Skip to main content
Intellect

Kennedy Center hosts first International Field Studies lecture Sept. 30

David Tate, an assistant professor in the Department of Psychiatry and Behavioral Medicine at Brown Medical School, will speak on “A Neuropsychologist’s Tale: India to Rhode Island and Back Again,” at the first International Field Studies lecture Friday, Sept. 30, at noon in 238 Herald R. Clark Building at Brigham Young University.

Tate’s lecture will address the benefits of cross-cultural experience in the context of ongoing scientific research. He is a BYU alumnus, with a doctoral degree in clinical neuropsychology.

He is also a two-time BYU Field Studies alumnus to India, where he initially developed an interest in the cross-cultural issues affecting cognition and human brain development. Recently, he returned to India to develop culturally fair cognitive tests for use in studies of HIV infection.

“My hope is that this lecture series will not only be interesting and educational, but will also illustrate, for BYU students, the possibilities, and advantages, of conducting cross-cultural field work, as well as to encourage undergraduate research and mentored learning,” said David Shuler, International Field Studies coordinator.

The lectures in this series, sponsored by the International Study Programs and the David M. Kennedy Center for International Studies, will highlight past field study students covering topics such as ceremonial drumming in Ghana, cross-cultural psychology in India, religious movements in the highlands of Guatemala and survival strategies of street children in South Africa.

For more information on International Field Studies, please visit kennedy.byu.edu/isp.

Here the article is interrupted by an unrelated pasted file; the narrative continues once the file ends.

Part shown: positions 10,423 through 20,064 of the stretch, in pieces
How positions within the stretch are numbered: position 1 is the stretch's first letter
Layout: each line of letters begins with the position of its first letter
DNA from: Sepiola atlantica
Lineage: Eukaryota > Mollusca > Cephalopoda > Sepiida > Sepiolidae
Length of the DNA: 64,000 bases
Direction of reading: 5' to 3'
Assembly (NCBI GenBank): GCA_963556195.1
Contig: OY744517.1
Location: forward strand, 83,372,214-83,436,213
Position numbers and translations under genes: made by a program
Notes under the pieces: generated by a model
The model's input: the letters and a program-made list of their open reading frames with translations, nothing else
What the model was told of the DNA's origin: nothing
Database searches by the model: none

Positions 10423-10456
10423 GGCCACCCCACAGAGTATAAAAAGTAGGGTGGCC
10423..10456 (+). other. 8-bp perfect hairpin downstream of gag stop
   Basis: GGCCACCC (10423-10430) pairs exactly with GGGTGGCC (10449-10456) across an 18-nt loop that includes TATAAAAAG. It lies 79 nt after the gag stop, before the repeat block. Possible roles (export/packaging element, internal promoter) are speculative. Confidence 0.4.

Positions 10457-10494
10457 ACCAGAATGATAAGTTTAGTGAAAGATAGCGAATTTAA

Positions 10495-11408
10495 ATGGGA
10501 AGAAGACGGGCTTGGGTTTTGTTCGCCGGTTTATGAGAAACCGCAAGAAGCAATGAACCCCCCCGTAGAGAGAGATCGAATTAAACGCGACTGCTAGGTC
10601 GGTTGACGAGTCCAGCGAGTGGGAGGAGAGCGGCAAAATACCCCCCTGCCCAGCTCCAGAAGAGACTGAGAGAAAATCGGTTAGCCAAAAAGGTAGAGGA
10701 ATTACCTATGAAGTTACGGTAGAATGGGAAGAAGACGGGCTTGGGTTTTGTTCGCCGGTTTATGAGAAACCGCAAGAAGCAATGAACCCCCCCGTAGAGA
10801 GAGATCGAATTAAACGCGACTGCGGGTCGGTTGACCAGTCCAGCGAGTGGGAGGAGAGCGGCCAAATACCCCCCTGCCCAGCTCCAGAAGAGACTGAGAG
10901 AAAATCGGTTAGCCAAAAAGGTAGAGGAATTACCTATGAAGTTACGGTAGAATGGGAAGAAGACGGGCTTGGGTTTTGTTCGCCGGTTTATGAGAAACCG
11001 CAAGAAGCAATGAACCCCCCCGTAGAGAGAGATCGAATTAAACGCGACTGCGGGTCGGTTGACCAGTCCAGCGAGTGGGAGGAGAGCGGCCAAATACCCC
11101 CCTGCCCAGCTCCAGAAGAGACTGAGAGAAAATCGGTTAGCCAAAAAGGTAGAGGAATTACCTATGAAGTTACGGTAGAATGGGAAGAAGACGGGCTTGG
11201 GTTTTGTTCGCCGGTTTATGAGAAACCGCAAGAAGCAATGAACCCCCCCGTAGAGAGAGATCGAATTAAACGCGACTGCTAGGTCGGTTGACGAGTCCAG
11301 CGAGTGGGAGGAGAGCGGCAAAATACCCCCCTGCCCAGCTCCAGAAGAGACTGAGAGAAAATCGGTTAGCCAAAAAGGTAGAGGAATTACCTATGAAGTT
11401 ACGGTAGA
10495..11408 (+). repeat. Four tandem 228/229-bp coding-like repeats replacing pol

Related Articles
data-content-type="article"
February 23, 2021
Dr. Dambisa Moyo, a Zambian-born international economist who analyzes macroeconomics and global affairs, delivered Tuesday’s forum address. She spoke on the macroeconomic, geopolitical and social trends defining our world.
overrideBackgroundColorOrImage= overrideTextColor= overrideTextAlignment= overrideCardHideSection=false overrideCardHideByline=false overrideCardHideDescription=false overridebuttonBgColor= overrideButtonText= overrideTextAlignment=
data-content-type="article"
February 23, 2021
Leaders of U.S. Special Operations Command have turned to the expertise of two Brigham Young University professors for advice on the high-stakes ethical dilemmas their forces face.


overrideBackgroundColorOrImage= overrideTextColor= overrideTextAlignment= overrideCardHideSection=false overrideCardHideByline=false overrideCardHideDescription=false overridebuttonBgColor= overrideButtonText= overrideTextAlignment=
data-content-type="article"
February 12, 2021
The study found that fathers who had more sons were more likely to vote for a stronger national government than fathers of daughters, who preferred a weaker national government with greater state authority.
overrideBackgroundColorOrImage= overrideTextColor= overrideTextAlignment= overrideCardHideSection=false overrideCardHideByline=false overrideCardHideDescription=false overridebuttonBgColor= overrideButtonText= overrideTextAlignment=
overrideBackgroundColorOrImage= overrideTextColor= overrideTextAlignment= overrideCardHideSection=false overrideCardHideByline=false overrideCardHideDescription=false overridebuttonBgColor= overrideButtonText=